Bridge the pieces’ different time periods with a folding screen.
To resolve the disconnect between the 19th-century, Gothic Revival upholstered bed and the 1960s-style, injection-molded plastic storage unit, Manhattan designer
looked for a third element that would reference both eras. He chose a folding screen—common, he said, to 19th-century bedrooms—zeroing in on a teak one with caned inserts that speaks to the night stand’s modernist aesthetic. Mr. Beckstedt would place the screen around the headboard or adjacent to a window. Danish Modern Caned Folding Screen, $5,200, 1stdibs.com
Hang lights that merge straight and curved lines.
wanted to “unite the pieces graphically” and cool the tension between the boxy bed and the rounded night stand. Her answer: A pair of vintage Verner Panton pendant lights. Their strands of mother-of-pearl discs hang straight down while the discs themselves are curvy. And she would introduce another, matching Kartell night stand. “I imagined flanking the bed with two tables with a light over each,” she said. Verner Panton Fun 2 DM Ceiling Lamps, $1,800 each, 1stdibs.com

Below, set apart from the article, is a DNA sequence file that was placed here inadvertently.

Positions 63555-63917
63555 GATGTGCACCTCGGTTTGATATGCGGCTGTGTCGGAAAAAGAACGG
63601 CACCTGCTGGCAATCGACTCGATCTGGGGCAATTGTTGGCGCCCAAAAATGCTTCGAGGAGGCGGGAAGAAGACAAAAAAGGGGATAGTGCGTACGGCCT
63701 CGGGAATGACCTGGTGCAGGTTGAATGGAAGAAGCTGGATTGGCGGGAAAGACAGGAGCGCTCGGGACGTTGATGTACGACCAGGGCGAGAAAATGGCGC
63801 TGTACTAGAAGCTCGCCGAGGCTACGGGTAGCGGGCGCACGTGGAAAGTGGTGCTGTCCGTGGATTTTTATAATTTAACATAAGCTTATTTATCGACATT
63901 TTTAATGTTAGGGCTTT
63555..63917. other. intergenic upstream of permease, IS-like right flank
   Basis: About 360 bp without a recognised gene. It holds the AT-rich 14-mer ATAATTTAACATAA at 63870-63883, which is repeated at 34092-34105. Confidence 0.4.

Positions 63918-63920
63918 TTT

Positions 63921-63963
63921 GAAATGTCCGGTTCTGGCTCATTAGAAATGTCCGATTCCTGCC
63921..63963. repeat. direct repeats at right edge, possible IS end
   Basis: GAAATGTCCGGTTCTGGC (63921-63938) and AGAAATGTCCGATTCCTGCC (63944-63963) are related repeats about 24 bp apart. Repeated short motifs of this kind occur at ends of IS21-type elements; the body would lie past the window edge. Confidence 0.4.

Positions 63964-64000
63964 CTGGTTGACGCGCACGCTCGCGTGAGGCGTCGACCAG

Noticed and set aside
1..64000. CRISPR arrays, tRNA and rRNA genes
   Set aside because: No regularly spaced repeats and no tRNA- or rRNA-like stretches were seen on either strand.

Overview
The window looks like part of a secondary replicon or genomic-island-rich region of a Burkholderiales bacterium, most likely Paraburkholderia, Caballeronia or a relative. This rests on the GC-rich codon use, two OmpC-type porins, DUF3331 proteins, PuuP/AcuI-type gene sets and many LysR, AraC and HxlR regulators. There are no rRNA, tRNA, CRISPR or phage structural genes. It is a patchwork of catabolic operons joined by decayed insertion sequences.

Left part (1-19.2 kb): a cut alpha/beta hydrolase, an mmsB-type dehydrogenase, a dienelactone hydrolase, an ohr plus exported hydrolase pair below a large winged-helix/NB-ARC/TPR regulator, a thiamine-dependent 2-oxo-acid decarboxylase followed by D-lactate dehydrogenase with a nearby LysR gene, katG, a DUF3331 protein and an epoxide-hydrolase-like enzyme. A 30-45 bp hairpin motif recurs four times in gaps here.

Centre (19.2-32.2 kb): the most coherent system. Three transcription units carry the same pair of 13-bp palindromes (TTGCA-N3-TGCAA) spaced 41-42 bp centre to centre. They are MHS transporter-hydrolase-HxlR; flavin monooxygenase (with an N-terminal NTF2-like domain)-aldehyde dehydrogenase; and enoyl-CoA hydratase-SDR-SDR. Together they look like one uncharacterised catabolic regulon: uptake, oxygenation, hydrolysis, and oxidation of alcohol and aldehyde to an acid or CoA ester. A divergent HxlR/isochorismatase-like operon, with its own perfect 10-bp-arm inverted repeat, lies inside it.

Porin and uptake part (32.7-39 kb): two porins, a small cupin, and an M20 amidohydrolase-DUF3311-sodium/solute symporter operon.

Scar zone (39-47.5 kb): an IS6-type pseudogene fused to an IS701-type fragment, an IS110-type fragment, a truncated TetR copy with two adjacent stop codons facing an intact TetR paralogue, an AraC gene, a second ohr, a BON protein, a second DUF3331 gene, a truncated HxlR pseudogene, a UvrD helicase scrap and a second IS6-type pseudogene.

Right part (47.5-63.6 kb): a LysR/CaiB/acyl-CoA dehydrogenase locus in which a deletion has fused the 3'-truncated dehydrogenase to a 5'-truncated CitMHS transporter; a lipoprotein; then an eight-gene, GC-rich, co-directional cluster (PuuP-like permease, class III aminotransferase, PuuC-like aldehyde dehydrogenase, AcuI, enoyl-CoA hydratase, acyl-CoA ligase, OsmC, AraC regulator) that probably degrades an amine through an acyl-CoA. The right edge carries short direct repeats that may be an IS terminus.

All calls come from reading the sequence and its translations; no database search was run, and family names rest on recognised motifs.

Lay an antique rug with a modern pattern.
Though this Iranian flat-weave rug, chosen by
a partner at Canadian design firm Les Ensembliers, is vintage, its modern striped pattern connects it to the contemporary night stand. If the rug were as exuberantly colored as the bed, he explained, they would conspire to overpower the scene. “This bed has such a strong personality, the rug needs to be second,” he said. The staggered stripes are bold enough to anchor the bed but read as neutral. Wool Flat Weave, 7’6” x 11’3”, $4,800, abchome.com
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